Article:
Iowa’s Shelby County has joined the Iowa County Attorneys Association, the Iowa Sheriffs and Deputies
Association, the Iowa Coalition Against Sexual Abuse, the Prevent Child Abuse Iowa organization, the Iowa State Association of Counties and several other Iowa groups and associations supporting repealing the sex offender residency restriction law, which took effect in September 2005. The County was encouraged by the County Attorney to pass this resolution:
“Our county attorney (Marcus Gross Jr.) requested we do this,” Supervisor Richard Ferry said. “He said it is a difficult law to enforce. People are living in abandoned houses and cars. It’s hard for law enforcement to find them. It’s not right.”
According to Gross, offenders are living in cemeteries and out of their cars, which is counterproductive because no one really knows where they are.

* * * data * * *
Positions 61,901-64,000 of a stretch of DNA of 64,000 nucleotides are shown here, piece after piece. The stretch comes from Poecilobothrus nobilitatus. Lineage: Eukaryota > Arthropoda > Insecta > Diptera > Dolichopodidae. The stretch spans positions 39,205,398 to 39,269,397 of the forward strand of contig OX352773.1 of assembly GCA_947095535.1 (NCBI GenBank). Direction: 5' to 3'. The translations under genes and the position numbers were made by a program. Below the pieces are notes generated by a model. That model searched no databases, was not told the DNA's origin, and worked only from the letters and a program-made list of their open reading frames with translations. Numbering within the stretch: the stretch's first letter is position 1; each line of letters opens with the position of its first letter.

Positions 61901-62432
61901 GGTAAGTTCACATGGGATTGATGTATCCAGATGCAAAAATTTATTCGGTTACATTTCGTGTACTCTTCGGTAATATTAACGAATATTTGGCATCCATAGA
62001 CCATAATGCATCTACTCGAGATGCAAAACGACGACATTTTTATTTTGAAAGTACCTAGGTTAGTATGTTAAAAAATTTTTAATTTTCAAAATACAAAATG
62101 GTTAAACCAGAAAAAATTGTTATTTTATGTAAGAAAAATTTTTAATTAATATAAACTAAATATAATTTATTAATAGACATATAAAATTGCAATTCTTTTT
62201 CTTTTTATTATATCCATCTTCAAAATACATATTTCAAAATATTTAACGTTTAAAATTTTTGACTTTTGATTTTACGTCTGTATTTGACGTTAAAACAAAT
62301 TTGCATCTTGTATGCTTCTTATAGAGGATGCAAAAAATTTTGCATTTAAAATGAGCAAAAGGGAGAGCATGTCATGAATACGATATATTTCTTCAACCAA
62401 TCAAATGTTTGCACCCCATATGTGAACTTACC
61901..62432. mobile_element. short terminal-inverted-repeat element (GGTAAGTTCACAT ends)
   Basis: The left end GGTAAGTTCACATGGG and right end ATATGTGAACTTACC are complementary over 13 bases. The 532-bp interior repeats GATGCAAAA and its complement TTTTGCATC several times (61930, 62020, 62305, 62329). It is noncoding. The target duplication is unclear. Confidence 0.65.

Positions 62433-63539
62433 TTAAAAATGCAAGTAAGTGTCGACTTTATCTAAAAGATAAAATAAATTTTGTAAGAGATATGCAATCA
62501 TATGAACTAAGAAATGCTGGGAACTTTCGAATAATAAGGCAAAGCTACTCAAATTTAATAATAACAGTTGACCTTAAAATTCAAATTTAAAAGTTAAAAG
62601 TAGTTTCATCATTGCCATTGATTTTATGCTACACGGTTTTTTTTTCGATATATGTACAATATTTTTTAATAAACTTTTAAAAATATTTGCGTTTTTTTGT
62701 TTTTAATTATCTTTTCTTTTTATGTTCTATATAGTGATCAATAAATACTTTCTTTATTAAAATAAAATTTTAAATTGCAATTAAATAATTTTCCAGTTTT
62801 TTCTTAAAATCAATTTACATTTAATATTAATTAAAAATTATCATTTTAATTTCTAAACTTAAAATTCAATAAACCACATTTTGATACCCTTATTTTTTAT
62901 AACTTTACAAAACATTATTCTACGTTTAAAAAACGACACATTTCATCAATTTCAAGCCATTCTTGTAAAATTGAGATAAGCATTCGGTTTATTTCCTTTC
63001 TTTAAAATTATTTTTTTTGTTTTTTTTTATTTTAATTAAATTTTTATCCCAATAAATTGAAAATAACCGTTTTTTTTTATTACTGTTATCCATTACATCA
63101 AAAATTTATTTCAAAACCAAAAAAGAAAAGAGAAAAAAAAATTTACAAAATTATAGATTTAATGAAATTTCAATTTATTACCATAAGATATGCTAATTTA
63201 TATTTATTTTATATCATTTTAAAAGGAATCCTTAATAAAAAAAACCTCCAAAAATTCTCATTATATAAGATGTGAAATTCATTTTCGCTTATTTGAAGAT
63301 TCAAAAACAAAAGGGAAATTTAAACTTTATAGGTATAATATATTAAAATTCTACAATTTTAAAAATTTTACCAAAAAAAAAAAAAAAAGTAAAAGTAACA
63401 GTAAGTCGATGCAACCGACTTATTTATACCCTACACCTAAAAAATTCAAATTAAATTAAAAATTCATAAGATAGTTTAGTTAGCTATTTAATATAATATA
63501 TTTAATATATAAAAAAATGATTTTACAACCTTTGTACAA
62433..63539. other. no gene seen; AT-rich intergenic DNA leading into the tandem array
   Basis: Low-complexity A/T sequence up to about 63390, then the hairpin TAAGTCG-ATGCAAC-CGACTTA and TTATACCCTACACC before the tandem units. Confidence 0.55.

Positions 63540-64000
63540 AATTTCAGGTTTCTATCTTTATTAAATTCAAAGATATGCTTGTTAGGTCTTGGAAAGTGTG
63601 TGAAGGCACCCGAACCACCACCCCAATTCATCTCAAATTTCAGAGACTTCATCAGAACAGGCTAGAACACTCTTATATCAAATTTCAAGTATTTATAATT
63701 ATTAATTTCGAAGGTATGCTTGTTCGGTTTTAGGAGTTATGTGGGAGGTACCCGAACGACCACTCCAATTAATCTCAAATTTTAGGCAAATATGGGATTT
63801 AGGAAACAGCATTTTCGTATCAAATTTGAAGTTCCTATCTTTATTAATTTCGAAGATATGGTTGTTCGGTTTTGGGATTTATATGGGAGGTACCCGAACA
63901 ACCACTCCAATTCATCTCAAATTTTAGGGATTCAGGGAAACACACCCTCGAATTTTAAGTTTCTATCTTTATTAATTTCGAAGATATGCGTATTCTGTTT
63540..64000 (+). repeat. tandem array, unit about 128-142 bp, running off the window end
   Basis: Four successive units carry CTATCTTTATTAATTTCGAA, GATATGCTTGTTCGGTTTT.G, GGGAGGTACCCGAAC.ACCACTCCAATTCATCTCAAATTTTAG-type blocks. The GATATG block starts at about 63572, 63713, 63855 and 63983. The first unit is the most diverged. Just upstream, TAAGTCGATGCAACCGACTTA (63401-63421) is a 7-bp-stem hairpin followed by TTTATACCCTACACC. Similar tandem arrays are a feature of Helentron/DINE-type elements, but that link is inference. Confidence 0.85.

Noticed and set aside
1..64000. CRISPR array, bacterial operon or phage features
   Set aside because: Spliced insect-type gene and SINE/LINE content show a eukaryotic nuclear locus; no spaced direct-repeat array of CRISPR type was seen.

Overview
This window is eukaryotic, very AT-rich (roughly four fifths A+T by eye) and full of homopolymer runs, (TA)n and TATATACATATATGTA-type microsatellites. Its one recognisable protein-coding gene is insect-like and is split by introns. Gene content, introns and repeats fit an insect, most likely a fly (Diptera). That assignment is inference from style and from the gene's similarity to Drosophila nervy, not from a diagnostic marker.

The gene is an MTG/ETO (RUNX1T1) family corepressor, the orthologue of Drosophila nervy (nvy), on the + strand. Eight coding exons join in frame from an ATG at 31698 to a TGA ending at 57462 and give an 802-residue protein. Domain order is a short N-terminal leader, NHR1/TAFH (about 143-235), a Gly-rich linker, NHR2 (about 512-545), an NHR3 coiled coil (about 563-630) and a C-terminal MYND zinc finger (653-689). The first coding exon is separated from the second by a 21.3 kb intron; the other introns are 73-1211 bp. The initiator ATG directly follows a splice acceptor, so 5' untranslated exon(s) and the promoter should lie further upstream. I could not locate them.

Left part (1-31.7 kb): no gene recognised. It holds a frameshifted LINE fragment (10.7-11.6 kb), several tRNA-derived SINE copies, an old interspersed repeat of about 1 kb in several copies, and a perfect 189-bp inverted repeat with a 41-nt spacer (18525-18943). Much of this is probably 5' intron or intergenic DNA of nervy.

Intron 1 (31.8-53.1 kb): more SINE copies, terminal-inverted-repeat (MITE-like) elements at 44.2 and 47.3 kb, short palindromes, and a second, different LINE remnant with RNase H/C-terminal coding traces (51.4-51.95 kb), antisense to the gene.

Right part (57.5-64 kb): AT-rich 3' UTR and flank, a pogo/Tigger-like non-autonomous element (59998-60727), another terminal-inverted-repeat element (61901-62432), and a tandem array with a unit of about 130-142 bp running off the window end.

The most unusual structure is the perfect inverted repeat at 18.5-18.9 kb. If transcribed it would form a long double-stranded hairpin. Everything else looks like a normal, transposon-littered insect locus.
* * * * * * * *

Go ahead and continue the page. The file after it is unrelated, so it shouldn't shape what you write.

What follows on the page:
Division of Criminal Investigations Special Agent Joe Motsinger said he doesn’t have statistics to indicate whether offenders are failing to report changing residences because of the 2000-foot law, but said he personally knows of situations where that is the case. Motsinger heads the Sex Offender Registry.”When they are arrested for not complying, the reason they give is they couldn’t find a place because of the 2000-foot rule,” he said.
Ferry said he wants the Legislature to revisit the issue and try something else.
The laws intended purpose of reducing sex crimes has also not come to fruition.
Convictions for sex charges, the vast majority of which involve children, have remained steady since the 2,000-foot law and similar local ordinances took effect. The state’s 2006 fiscal year saw 759 such convictions, versus 750 in 2005.
About 140 people have been convicted of violating the 2,000-foot rule since its inception, but the penalty is small. It is a misdemeanor, usually punishable by fines and probation but no jail time.
These various associations in Iowa have supported a repeal of this law for a while now and I’m glad to see more joining in debate and taking a stand.